Short Circuit in the Electronic City

In the end, Christmas came too late for Circuit City (NYSE: CC  ) .

The consumer electronics superstore chain is filing for Chapter 11 bankruptcy protection. It was inevitable. The company's financial health was dimming, and with that comes the threat of vendors holding back merchandise during the time of year when Circuit City can least afford to run empty. With a new $1.1 billion debtor-in-possession revolving credit line in place, suppliers will be reasonably assured of getting paid for any wares shipped after today's filing.

Shareholders won't be as lucky. They are typically wiped out in Chapter 11 bankruptcies, once creditors and suppliers fight for what's left.

Circuit City tried. It announced massive layoffs last month, as well as plans to close 155 underperforming stores. With more corporate pink slips announced last week, Circuit City will have trimmed 20% of its combined workforce and store base.

The challenge now will be to keep holiday shoppers coming. The stigma of filing for bankruptcy reorganization is huge for a consumer-facing company. Most customers don't know the difference between Chapter 7 liquidation and Chapter 11 reorganization. So it's going to be a hard sell to get customers to snap up holiday gift cards they perceive as going stale or buying big-ticket items that they fear they won't be able to return.

Bad news for Circuit City is good news for everybody else. Healthier industry leader Best Buy (NYSE: BBY  ) will gladly welcome the confused Circuit City loyalists. Smaller chains like Conn's (Nasdaq: CONN  ) and hhgregg (NYSE: HGG  ) that have been consistently profitable will also benefit from the filing. As long as Circuit City doesn't find itself putting out ridiculous markdowns to win shoppers -- something that can clearly happen in a year that will plainly lend itself to intensive discounting -- the rest of the industry will come out ahead. Even niche specialists like GameStop (NYSE: GME  ) for video games and RadioShack (NYSE: RSH  ) for electronics can fit the bill with a less daunting anti-superstore footprint.

The one company going "whew" right now is Blockbuster (NYSE: BBI  ) . It had entertained a bid for Circuit City earlier this year, before wisely deciding against it. The same goes for the private equity firms that were roundly rebuffed in their buyout efforts a few years ago.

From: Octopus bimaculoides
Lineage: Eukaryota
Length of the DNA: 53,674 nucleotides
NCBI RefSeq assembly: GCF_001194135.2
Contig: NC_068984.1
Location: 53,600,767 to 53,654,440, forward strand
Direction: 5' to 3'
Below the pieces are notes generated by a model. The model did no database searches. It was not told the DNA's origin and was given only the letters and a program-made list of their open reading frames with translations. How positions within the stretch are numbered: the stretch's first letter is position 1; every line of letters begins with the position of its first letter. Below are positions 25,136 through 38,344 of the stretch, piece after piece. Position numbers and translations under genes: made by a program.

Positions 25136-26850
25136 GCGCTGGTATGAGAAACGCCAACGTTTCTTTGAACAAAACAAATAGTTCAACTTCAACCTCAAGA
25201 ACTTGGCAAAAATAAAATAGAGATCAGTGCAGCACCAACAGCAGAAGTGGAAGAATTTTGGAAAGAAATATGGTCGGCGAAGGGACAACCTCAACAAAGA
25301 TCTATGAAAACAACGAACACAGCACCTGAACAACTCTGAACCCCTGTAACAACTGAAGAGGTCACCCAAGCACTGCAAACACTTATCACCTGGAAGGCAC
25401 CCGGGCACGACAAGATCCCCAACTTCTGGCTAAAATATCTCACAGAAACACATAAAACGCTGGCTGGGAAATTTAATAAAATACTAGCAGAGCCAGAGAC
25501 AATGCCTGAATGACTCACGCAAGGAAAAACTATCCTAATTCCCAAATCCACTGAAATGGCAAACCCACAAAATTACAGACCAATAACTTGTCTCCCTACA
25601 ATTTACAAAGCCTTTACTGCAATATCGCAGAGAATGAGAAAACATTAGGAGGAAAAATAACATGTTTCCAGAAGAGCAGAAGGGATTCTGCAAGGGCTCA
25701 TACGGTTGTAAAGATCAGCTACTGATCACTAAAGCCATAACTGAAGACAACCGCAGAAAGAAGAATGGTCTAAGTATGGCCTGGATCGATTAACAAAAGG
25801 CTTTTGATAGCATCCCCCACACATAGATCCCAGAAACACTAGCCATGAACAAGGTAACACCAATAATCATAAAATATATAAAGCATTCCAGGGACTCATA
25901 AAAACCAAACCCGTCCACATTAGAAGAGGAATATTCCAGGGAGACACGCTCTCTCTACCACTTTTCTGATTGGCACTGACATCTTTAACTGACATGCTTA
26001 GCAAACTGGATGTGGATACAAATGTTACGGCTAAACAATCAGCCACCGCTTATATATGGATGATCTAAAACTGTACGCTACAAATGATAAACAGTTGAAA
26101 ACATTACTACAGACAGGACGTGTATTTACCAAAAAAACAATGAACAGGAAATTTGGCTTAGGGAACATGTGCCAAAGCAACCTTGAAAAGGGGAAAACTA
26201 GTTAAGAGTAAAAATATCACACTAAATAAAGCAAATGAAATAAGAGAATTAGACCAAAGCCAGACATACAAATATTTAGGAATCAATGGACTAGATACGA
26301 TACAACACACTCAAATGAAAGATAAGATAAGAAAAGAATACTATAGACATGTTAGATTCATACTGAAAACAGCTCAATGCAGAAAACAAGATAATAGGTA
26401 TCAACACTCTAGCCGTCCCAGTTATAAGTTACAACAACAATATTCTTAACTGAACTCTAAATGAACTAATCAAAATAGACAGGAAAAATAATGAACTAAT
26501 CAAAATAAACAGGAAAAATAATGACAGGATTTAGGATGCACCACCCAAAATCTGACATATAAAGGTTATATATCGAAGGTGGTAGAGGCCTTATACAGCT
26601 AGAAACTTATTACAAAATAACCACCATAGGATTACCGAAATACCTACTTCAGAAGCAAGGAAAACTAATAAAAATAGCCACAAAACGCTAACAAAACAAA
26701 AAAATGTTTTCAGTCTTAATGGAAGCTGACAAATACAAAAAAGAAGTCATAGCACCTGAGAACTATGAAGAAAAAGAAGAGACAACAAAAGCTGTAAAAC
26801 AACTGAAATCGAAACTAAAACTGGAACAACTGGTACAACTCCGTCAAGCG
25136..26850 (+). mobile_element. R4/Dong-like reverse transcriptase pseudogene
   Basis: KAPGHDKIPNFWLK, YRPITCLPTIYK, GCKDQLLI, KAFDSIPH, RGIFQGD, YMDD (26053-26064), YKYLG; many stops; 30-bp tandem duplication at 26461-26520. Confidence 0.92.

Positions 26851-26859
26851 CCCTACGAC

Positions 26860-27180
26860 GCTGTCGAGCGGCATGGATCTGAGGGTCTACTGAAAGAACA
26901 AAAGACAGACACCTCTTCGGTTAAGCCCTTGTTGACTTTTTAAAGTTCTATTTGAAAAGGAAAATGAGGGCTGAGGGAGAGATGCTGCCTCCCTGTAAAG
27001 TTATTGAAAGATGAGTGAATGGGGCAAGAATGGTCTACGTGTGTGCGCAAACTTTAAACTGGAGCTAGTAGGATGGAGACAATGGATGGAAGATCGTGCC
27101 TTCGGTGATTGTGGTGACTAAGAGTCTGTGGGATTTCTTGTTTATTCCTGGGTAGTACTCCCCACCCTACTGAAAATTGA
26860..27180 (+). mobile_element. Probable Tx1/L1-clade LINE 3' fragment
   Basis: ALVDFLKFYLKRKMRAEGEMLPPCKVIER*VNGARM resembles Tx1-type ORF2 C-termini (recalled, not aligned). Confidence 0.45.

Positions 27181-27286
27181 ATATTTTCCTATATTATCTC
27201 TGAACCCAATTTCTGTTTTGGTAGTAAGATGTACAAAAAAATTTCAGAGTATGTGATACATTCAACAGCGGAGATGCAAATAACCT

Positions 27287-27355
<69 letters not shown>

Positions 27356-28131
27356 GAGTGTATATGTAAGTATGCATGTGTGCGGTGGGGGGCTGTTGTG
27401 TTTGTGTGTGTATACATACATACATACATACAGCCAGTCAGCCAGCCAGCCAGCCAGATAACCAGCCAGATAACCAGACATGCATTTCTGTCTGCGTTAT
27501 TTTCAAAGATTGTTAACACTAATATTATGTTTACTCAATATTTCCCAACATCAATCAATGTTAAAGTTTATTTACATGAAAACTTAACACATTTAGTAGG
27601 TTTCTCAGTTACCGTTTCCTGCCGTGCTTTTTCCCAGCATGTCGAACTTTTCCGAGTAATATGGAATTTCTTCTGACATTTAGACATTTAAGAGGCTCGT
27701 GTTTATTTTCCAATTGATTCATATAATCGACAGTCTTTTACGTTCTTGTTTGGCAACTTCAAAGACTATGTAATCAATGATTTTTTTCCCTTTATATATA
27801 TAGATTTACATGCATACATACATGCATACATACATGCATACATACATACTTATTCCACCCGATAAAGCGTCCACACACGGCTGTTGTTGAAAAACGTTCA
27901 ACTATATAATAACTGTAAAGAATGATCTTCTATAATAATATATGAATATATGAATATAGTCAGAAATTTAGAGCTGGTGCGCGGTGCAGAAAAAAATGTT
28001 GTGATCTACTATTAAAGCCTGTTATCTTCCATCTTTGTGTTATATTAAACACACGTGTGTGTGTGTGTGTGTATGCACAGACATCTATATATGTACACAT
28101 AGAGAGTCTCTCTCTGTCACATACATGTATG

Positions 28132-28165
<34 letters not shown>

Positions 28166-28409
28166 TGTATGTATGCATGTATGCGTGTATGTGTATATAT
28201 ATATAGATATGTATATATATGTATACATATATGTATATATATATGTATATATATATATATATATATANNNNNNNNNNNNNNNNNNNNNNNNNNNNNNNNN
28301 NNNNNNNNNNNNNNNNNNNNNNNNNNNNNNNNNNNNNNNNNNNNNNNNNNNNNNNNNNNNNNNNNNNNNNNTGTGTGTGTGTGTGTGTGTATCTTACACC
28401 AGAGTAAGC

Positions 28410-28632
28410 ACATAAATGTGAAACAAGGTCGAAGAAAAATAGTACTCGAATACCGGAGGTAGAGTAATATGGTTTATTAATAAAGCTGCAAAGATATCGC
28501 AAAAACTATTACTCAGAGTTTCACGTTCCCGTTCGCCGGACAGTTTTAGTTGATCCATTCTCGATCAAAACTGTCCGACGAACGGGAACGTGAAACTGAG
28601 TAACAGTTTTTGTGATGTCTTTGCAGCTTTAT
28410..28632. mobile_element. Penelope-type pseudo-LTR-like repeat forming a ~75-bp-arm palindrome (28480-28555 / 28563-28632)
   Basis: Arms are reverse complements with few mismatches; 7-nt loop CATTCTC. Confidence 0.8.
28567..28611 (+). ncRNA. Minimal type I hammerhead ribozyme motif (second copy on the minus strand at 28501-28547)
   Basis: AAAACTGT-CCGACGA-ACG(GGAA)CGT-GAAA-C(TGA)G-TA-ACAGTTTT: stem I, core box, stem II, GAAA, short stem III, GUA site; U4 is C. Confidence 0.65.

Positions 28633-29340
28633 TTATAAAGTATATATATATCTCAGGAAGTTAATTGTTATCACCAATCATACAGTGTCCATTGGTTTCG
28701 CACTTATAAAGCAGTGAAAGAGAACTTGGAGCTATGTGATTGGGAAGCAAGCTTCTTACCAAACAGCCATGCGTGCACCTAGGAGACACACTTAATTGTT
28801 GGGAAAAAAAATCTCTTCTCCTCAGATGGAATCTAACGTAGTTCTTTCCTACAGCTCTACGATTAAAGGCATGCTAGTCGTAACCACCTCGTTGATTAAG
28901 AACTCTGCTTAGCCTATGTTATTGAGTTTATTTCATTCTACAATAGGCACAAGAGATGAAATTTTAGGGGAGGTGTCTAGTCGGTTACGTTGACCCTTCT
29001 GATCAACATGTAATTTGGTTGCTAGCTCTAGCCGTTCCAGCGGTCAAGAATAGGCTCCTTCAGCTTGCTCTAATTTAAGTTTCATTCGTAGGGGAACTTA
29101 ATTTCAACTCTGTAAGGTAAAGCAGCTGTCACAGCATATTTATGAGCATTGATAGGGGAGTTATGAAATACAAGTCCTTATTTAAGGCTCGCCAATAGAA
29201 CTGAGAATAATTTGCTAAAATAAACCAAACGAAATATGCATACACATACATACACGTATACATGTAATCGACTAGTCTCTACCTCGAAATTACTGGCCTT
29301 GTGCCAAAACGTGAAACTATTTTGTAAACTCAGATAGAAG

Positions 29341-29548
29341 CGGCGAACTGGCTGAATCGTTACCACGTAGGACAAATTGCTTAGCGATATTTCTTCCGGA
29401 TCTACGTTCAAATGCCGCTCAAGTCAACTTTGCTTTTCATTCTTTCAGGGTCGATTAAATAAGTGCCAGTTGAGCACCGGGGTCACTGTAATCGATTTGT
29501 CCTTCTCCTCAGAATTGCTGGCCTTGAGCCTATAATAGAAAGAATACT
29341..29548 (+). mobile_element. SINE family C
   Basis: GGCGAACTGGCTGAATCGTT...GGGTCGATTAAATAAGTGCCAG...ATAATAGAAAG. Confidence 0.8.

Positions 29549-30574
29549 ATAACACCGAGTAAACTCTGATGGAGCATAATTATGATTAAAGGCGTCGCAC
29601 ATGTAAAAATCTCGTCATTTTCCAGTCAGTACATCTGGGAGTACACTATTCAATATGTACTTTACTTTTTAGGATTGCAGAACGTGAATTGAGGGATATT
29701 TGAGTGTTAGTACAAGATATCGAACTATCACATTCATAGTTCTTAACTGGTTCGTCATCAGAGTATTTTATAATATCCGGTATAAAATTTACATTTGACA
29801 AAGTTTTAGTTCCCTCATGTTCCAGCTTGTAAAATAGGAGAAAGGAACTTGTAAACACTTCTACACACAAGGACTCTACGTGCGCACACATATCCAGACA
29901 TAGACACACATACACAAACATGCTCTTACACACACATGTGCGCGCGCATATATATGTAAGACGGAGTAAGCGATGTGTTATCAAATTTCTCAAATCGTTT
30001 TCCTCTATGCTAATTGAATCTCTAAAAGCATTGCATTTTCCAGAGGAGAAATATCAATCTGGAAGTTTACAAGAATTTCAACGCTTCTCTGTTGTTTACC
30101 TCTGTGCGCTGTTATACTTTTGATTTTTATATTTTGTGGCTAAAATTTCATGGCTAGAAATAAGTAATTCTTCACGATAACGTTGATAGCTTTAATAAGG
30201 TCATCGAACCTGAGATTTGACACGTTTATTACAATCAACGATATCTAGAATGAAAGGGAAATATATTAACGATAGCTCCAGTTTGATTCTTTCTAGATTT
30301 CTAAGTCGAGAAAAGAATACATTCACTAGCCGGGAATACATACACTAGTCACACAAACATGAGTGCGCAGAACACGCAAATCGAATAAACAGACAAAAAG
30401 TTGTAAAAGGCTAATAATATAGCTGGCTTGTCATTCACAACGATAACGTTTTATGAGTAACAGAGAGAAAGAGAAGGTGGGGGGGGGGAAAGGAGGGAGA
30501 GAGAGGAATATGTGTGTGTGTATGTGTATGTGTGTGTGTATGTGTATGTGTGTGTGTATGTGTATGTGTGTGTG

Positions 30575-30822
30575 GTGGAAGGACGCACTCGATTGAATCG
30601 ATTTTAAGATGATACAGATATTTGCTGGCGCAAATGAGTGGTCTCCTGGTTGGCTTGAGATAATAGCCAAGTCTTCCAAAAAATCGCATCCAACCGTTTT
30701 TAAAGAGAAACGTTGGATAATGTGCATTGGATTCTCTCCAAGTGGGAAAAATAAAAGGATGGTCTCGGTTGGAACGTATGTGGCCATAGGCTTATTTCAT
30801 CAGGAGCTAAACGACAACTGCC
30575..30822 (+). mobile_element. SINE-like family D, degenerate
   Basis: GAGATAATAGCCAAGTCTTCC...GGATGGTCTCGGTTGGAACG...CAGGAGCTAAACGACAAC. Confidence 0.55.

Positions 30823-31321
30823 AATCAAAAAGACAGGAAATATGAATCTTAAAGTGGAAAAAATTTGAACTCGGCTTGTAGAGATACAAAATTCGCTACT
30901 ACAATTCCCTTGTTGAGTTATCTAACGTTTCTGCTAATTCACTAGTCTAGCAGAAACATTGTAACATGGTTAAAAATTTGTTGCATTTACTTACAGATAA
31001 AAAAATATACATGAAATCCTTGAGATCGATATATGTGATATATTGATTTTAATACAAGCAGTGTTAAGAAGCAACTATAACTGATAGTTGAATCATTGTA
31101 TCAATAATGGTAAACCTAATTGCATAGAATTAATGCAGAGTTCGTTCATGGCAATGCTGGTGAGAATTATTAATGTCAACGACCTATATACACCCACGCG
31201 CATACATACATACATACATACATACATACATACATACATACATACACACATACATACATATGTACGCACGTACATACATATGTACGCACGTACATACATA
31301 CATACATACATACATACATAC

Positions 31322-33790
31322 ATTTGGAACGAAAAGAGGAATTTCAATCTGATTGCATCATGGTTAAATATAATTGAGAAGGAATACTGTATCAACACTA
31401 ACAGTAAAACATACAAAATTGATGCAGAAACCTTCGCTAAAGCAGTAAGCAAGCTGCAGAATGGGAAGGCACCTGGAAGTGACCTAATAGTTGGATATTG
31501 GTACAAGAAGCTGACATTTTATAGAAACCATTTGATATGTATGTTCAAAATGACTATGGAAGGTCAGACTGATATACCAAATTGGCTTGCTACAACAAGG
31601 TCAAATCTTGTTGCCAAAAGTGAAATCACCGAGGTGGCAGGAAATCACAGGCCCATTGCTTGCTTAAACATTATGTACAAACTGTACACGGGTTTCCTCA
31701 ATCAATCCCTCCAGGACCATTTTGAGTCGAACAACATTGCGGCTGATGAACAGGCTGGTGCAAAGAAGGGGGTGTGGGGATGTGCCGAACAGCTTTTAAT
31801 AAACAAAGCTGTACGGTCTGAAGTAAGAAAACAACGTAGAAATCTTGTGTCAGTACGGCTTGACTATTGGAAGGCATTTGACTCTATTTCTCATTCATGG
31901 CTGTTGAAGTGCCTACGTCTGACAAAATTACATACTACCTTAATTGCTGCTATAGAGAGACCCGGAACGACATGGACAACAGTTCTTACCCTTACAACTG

It's going to be a blue Christmas for Circuit City, no matter how red the stores look.

Other ways to see more than just the red in the Circuit City logo:

Creative Corner: How would you save Circuit City? Post your turnaround thoughts in the comment box below.

Best Buy is a recommendation of the Motley Fool Inside Value newsletter service. GameStop and Best Buy are Motley Fool Stock Advisor picks. The Fool owns shares of Best Buy. Try any of our Foolish newsletters today, free for 30 days. Now is absolutely the wrong time to bail from the market; we will tell you why and show you all of our stock picks.

Longtime Fool contributor Rick Munarriz doesn't go to his local Circuit City store the way he used to. He doesn't own shares in any of the stocks in this story. He is part of the Rule Breakers newsletter research team, seeking out tomorrow's ultimate growth stocks a day early. The Fool has a disclosure policy.


Read/Post Comments (3) | Recommend This Article (3)

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  • Report this Comment On November 10, 2008, at 10:06 PM, saleboutique wrote:

    Let's not lose sight of the fact that Circuit City has been getting hammered for years. Best Buy offers better pricing, selection and service in a physical store and Internet stores offer infinite selection and better prices. This is just another example of a bad company that can't survive a downturn.

    jmanley

    http://saleboutique.com

  • Report this Comment On November 18, 2008, at 12:19 PM, zgreenwell wrote:

    Best Buy never had better prices. They had better selection and, though I hate to say it (because they still aren't that great), better service. It really didn't matter though because if you walked into a circuit city and tried to buy anything the associates looked at you like you just ruined their day. It was almost impossible to buy something that wasn't out on the floor.

  • Report this Comment On January 16, 2009, at 11:50 AM, wrongnumber wrote:

    Circuit City to liquidate. Expect this to landlords. See post on One Liberty Properties.

    http://boards.fool.com/Message.asp?mid=27354275

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